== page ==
Hurricane Katrina was undoubtably a record-breaking storm. It formed on August 23, 2005, and in less than a week, grew from a tropical depression into a Category 4 hurricane. At its peak, it became a Category 5 Hurricane, with winds up to 175 mph.

Although heavy winds contributed to the damage Katrina caused, flooding was the most destructive aspect of the hurricane. Before Katrina even made landfall, its storm surge caused the levees protecting New Orleans, LA and its surrounding suburbs to fail. After landfall, Katrina left 80% of the city under water – up to 20 feet deep in some areas. This devastating flooding affected more than 100,000 homes and business, leaving more than 30,000 people stranded and almost 2,000 dead.
As the largest and third strongest hurricane to make landfall in the U.S., Katrina’s devastating effects were not only felt regionally, along the Gulf Coast, but across the nation.

The day after Katrina made landfall, 95% of oil production ceased in the Gulf of Mexico, a key supply point for the U.S. In fact, at the time, the Gulf represented approximately 29% of all domestic oil production and 47% of the nation’s 17 million barrels a day refining capacity. This drop in production, in combination with the shutdown of many refineries throughout the region caused gas prices across the nation to surge to $3.78 a gallon, a 50-cent jump from the previous day.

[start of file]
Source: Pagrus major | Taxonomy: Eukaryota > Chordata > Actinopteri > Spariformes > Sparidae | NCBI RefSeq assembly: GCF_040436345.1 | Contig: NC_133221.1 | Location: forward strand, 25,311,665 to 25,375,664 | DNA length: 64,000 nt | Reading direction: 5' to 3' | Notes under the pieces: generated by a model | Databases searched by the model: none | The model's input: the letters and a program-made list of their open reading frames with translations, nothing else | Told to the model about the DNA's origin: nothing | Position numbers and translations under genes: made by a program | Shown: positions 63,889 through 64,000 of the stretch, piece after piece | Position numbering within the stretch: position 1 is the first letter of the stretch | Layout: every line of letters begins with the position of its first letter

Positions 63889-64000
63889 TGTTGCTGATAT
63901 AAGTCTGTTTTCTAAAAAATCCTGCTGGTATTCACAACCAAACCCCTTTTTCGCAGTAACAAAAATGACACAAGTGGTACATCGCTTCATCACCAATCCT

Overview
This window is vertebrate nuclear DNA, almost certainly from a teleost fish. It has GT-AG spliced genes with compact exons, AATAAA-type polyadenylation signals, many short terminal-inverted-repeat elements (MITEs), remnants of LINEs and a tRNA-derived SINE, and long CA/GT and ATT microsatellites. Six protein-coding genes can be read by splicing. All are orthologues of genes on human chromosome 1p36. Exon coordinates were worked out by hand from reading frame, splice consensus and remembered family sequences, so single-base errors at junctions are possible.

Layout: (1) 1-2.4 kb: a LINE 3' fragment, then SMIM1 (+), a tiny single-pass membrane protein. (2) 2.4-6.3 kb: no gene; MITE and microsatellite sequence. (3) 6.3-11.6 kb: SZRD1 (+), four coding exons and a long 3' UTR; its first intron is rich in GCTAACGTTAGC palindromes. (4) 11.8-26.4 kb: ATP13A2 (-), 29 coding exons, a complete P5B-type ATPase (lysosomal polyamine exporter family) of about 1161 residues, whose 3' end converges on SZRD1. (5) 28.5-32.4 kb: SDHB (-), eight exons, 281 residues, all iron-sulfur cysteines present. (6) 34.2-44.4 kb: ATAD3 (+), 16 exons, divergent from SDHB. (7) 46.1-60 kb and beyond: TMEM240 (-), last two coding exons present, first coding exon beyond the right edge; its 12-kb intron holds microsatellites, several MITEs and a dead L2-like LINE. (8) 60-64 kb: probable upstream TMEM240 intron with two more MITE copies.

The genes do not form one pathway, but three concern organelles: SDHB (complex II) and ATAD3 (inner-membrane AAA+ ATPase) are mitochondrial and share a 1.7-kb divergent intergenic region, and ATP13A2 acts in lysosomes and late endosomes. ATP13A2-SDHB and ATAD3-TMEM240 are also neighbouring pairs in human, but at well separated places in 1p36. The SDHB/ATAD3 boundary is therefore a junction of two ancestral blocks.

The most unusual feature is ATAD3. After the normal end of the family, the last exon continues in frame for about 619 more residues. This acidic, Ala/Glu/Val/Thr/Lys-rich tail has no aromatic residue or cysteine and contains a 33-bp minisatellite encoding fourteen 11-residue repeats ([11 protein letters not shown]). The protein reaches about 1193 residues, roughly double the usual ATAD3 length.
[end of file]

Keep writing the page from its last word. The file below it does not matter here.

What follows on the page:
Reports of gas shortages, in combination with rising prices, caused panicked consumers to rush to the pumps to top of their tanks. This left many service stations out of gas, having to post “out of gas” signs at their pumps. With 2.3 million facing power loss, businesses also began to panic, knowing they were in a fight again the clock before their generators ran out of fuel – the survival of their operations dependent on when they received their next fill.

More than ten months later, the effects of Katrina lingered; among many economic woes, oil production was depressed by 30%. As a result, thousands lost their jobs and were forced to move to other cities. Some of the hardest hit industries within the region were education, finance, healthcare and hospitality.

The total economic impact is estimated to be $250 billion, making Hurricane Katrina the costliest natural disaster in U.S. history.

It’s been 15 years since this powerful hurricane hit and with a record-breaking hurricane season already underway, there’s many lessons we can take from Katrina and apply to current business continuity planning. Next week, we’ll be sharing a post dedicated to these lessons.

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